Navine G. Khan-Dossos’s practice of contemporary aniconism – the absence of figuration in art – bridges her rich training in Islamic art and the geometric abstractions of digital aesthetics.
In Command: Print Khan-Dossos presents two series of work, the Printer Paintings (2013) and Remaining and Expanding (2016), both of which foreground gridded colour studies, printing and digital technologies through a subtractive approach to painting.
The Printer Paintings are composed from the principal tones of colour printing – CMYK and grey. Superimposed rectangular elements represent printer cartridges, with one of the four ink colours taken in turn as the main hue of each panel. Coloured units are contrasted with dazzling white in an almost moiré, chequered design.
Remaining and Expanding comes out of the artist’s ongoing research into Islamic State propaganda, and in particular its online magazine Dabiq. Thirty-six panel paintings are constructed from the design and layouts of page-spreads from one issue; transformed – in the absence of their controversial contents – into pure form and colour so the viewer can consider the structures rather than content of propaganda. The palette is made up of CMYK and RGB, moving from the printed image to the screen image. The installation of the series in the gallery imagines the issue before publication, as a set of mock-ups in some unknown editorial office or bunker.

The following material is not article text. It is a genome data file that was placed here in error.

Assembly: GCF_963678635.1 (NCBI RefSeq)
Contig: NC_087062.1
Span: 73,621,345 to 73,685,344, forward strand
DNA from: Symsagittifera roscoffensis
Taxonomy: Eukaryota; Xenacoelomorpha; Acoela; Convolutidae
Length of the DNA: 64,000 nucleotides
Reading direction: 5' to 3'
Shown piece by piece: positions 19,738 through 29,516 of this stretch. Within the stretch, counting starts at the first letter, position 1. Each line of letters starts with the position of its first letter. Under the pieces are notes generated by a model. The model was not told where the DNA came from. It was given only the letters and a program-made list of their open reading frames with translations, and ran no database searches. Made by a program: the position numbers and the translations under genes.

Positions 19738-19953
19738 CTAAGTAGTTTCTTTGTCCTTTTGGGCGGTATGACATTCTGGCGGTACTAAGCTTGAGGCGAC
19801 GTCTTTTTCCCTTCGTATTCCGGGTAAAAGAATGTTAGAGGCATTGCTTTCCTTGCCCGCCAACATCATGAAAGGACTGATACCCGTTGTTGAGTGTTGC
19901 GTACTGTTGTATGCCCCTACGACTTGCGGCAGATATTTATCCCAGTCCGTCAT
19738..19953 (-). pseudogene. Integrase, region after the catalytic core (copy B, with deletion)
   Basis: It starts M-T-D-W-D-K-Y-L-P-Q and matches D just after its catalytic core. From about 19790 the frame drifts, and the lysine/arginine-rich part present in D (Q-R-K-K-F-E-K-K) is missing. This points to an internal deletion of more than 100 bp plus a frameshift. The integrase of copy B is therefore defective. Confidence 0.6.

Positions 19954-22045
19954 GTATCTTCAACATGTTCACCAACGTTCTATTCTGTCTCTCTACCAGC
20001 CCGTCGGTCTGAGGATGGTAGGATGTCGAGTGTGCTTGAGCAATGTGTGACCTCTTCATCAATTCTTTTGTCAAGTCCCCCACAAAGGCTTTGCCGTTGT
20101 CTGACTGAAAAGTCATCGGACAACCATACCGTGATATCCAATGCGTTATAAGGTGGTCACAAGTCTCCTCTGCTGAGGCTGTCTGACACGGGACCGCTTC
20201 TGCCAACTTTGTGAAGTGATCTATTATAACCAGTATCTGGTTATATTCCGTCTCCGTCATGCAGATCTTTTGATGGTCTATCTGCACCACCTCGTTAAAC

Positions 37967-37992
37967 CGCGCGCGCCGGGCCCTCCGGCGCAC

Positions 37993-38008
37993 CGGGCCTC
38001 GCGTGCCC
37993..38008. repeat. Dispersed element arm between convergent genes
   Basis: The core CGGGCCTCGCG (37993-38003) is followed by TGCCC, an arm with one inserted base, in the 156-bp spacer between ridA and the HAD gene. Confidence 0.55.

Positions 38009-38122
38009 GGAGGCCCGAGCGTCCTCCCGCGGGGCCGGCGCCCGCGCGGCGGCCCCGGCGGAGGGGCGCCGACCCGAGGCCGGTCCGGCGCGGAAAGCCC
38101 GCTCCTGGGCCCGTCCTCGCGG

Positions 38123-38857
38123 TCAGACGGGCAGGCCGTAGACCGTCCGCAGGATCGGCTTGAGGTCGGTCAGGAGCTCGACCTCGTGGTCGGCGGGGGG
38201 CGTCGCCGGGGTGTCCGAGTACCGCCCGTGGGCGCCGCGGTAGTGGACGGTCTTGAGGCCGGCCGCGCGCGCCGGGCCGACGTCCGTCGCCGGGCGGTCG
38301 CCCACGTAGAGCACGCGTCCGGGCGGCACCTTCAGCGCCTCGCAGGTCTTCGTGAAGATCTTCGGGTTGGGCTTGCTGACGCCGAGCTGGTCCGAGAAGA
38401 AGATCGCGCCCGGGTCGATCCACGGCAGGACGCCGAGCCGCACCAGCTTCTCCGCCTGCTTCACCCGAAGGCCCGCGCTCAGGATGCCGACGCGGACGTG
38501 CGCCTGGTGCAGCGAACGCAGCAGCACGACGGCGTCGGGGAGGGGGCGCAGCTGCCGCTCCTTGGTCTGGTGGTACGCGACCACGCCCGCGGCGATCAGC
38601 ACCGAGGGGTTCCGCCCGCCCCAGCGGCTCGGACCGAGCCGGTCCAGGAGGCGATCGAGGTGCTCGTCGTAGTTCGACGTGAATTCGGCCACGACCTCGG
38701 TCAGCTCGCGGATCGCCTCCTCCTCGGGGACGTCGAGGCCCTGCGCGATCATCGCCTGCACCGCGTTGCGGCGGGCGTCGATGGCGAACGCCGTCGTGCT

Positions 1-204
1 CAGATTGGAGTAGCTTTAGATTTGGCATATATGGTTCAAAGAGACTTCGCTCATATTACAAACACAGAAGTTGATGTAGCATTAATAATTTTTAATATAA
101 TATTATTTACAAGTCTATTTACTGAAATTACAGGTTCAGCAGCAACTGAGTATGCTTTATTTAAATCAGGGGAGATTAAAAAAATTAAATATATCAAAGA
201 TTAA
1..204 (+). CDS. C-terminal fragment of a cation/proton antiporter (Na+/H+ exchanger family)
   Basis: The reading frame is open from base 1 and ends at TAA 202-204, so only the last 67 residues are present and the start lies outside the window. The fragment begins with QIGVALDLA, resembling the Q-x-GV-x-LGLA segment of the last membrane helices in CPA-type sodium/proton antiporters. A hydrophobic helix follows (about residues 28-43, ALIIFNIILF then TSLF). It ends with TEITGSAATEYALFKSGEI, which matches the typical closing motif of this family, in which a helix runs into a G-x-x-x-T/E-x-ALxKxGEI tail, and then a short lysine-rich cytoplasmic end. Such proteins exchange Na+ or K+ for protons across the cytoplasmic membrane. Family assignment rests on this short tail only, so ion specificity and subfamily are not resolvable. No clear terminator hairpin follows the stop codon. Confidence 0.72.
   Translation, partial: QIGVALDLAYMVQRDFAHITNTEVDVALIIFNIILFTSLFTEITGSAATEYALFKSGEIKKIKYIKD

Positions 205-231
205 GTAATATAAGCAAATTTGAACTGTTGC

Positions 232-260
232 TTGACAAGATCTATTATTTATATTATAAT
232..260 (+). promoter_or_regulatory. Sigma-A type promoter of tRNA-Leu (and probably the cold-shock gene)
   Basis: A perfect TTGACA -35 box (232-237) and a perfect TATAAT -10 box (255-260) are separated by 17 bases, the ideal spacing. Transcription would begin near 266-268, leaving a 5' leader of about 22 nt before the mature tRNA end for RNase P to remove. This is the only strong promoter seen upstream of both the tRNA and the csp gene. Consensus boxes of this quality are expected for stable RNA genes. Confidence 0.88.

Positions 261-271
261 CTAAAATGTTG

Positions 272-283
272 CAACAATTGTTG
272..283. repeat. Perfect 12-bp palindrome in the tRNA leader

In these works, the matteness of gouache paint translates the qualities of screen resolution into an analogue surface. “The paint is never trying to compete with the perfect reproduction qualities of a pixelated screen,” the artist comments, “rather it is there to draw you into the work, to see the edges, the failures, the human hand making the mark.”
Navine G. Khan-Dossos (b. 1982, London) is a visual artist based in Athens. Her interests include Orientalism in the digital realm, geometry as information and decoration, and image calibration. She has exhibited and worked with institutions including Serpentine Galleries (London), the Museum of Islamic Art (Doha), Witte de With (Rotterdam), the Van Eyck Academie (Maastricht), the Delfina Foundation (London), Leighton House Museum (London), the Benaki Museum (Athens), and the A.M. Qattan Foundation (Ramallah).